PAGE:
Here at HIP Video Promo, we’ve been working hard to promote music videos since the year 2000. It’s important to us to help younger and independent artists get the recognition they deserve, and it’s exciting to be on the ground floor with artists that become household names (and with over 4000 videos under our belts in 22 years, there are quite a few). Every Friday, we’ll be sharing a “Flashback Friday” video, where we get to reflect on one of our favorite videos from a few years ago.
The Kooks made their first appearance in 2005 and were greeted as an instant sensation. During a semester at Brighton Institute of Modern Music, six students came together and formed the band. Since 2004, The Kooks have released five studio albums. Their debut album Inside In / Inside Out released in 2006 reached number two on the UK Albums Chart, while the follow-up album Konk peaked at number one.
The Kooks approached us in 2006 before they’d made a name in America. The Kooks are hooky, tuneful, and pop-smart, and that style is perfectly defined in “Eddie’s Gun.” The music video is very frank and very brash while also reflexive and self-aware. The band performs constricted in plastic parameters, but by the end, the members each knock down a white door and busts free of its fetters.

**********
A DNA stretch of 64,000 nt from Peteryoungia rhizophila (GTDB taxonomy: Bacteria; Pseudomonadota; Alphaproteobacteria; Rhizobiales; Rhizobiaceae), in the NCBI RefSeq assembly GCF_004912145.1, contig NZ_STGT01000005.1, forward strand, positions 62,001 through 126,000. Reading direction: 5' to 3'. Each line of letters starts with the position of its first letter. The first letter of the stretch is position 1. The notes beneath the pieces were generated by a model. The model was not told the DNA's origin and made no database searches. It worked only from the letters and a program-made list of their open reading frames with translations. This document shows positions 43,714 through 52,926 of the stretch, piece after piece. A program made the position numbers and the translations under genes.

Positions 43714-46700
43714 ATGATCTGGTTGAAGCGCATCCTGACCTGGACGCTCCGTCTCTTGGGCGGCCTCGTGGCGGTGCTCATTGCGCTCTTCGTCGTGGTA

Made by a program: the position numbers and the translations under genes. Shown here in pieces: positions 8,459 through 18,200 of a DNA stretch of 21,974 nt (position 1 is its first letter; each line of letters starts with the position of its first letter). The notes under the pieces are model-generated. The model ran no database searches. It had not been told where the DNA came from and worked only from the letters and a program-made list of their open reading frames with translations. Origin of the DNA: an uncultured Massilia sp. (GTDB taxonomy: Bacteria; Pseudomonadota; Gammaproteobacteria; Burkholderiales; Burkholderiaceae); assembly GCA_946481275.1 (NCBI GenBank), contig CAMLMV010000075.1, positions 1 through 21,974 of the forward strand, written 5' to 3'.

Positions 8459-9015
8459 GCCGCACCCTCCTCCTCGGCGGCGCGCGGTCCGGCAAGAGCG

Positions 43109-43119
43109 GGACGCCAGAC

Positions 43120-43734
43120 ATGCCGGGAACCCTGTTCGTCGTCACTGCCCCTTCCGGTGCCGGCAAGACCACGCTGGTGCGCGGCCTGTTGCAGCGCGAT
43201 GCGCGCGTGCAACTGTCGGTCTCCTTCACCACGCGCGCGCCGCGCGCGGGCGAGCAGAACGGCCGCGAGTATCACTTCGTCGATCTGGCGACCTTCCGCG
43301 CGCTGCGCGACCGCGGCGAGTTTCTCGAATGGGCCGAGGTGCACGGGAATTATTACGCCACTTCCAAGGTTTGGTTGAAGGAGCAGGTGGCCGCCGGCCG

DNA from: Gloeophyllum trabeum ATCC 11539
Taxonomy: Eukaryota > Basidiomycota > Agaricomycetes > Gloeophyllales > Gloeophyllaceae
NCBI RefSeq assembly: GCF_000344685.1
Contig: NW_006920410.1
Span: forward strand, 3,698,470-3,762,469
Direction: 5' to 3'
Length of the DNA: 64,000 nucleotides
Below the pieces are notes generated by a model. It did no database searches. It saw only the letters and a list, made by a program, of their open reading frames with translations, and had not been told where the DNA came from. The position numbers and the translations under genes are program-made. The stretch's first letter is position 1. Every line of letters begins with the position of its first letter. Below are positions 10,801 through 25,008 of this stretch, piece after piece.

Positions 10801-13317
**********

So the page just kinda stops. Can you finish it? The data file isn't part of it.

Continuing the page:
Next, we worked on the most popular song to date, “Naïve.” The music video is a face value love story, including the issues. This love story doesn’t end the way we wanted it to: the thematic undercurrents portray the perils of the rock and roll lifestyle, the lure of intoxication, the strange interchangeability of identity under the stage lights.
The second most popular song, “She Moves in Her Own Way,” announces the group’s intention to take the Western Hemisphere by storm. The music video shows a compilation of The Kooks in Mexico during their tour, performing throughout the city and hanging out in luxurious pools while showing off their rockstar charisma and natural grace.
Finally, “Always Where I Need To Be” off of Konk is similar to “She Moves in Her Own Way,” but instead, they explore New York City. The Kooks roam through Manhattan streets, play atop a Kingsborough warehouse, and even indulge in a quintessentially Gothamite activity – attending a casting call. The clip has a gentle, hand-held quality that draws the viewer closer to the group; it’s a concession to the intimacy that Kooks fans worldwide want with their heroes.
Though The Kooks began more than a decade ago, they show no signs of slowing down anytime soon. Back in November 2018, they released a strong music video for “Pamela.” The band jams out on the beach with deadpan expressions; they don’t look happy, sad, excited, or mad, just neutral. They mess around and act silly, all while looking unamused. The Kooks have such a comfortable personality that they can act any way they want in their videos, and it adds to their charisma.
Written by HIP Administrative Assistant Melissa Ng.